When supermarket giant Loblaws announced it was going to pull French’s ketchup off its shelves, Canadians took to social media in droves, protesting so loudly that Loblaws reversed its original decision and promised this week to give the underdog brand another chance.
Ketchup is a sensitive topic, particularly in Ontario. Two years ago Heinz shut down its historic production facility in Leamington, tomato capital of the country, and 750 people lost jobs. Soon after, another company called Highbury Canco reopened the factory and created 250 jobs, which has now increased to 400. While the factory continues to package some tomatoes for Heinz, though not in the form of ketchup, it got a real boost when U.S. brand French’s started buying Leamington tomato paste in January.
Loblaw’s announcement came at a key moment. While many Canadian shoppers may have been surprised to learn that the famous mustard company now makes ketchup too (it doesn’t get the prime shelf real estate that Heinz typically does), there were many who did know about French’s use of Ontario tomatoes, thanks to a guy named Brian Fernandez from Orillia, ON.
CBC reports: “A facility in Toronto manufactures the company's food services ketchup — the stuff that ends up in restaurants — while a plant in Ohio makes the stuff that ends up on grocery store shelves. But both plants use Leamington tomatoes.”
Fernandez wrote a Facebook post in late February about French’s ketchup and how it is made with tomatoes that are grown and processed by Canadians. Fernandez is fussy about his ketchup: “It can’t be too runny or have too much vinegar.” He did a blind taste-test between Heinz, which has been his go-to brand for years, and French’s ketchup, and found the latter to be delicious. Even better, French’s does not contain high fructose corn syrup. The post went viral and has had more than 133,000 shares, raising awareness just in time for Loblaw’s announcement.
The Canadian Press cited a leaked internal memo in which Loblaw’s says it will stop stocking French’s because of the effect on its house brand, President’s Choice: “We are in the process of delisting French’s ketchup because it is cannibalizing the sales of PC ketchup and has had little impact to Heinz ketchup,” reads the memo. Adding to the complexity of the debate, PC ketchup is made in Ontario with California-grown tomatoes.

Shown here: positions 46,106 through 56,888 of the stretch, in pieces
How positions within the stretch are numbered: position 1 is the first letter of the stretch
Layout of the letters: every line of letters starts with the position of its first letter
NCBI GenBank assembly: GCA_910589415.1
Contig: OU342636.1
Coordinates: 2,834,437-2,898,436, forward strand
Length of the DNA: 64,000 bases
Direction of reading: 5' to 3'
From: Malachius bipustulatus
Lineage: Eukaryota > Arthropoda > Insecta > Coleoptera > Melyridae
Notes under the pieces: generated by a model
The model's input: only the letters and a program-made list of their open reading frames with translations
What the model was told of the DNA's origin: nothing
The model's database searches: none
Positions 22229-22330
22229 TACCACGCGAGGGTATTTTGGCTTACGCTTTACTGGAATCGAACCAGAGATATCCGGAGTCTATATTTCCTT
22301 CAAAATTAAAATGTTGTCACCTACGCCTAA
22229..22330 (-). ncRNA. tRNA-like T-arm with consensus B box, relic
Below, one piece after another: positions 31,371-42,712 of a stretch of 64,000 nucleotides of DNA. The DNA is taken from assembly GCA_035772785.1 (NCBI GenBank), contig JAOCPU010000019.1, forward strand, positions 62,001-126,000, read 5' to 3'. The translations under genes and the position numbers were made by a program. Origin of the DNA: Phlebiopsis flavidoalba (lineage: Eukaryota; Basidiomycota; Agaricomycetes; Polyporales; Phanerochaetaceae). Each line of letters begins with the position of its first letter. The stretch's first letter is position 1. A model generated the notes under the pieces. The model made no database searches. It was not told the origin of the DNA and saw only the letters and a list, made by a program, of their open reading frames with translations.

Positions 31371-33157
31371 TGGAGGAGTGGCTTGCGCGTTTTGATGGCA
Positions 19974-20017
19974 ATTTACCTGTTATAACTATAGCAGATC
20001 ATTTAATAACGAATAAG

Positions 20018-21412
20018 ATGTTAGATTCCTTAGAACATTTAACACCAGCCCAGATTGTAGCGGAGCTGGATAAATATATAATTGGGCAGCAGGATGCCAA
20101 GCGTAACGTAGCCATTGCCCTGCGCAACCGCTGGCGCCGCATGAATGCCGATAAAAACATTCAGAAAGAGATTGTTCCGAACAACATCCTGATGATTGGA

Loblaw’s now states that the memo was “unofficial and misinformed and sent by a staff member prior to the decision to restock French’s ketchup,” and that “customer preference was the single reason the product was removed from our shelves, and the single reason it is back.”
Who knew ketchup would hit that patriotic sweet spot for Canadians? There are reports of stores unable to keep French’s ketchup on the shelves. Fernandez posted a Facebook photo of empty shelves where French’s should be, while a full row of Heinz ketchup is marked down for sale. It's even making the editorial cartoons:
A successful petition has led to French’s ketchup being exclusively served at the provincial legislature’s cafeteria. Farmers and factory workers in the Leamington area are celebrating the unexpected boost from social media and sending thank you letters to Fernandez. Even premier Kathleen Wynne tweeted a picture of herself buying French’s ketchup.
Proud to buy Ontario-grown. We've invested in Leamington's Highbury Canco plant where French's ketchup is made! pic.twitter.com/nRJ7pUnnbn— Kathleen Wynne (@Kathleen_Wynne) March 16, 2016
It’s the Ketchup Wars of 2016, and the underdog has come out on top, which is always a cause for celebration. As Fernandez wrote this week:
“Hurray! Loblaws has rescinded their decision and WILL carry Canadian made French's ketchup! That includes all Zehrs and Canadian Superstores. Well done my friends for speaking up. Support Canadian workers. Support Canadian farmers. Support Canadian made products.”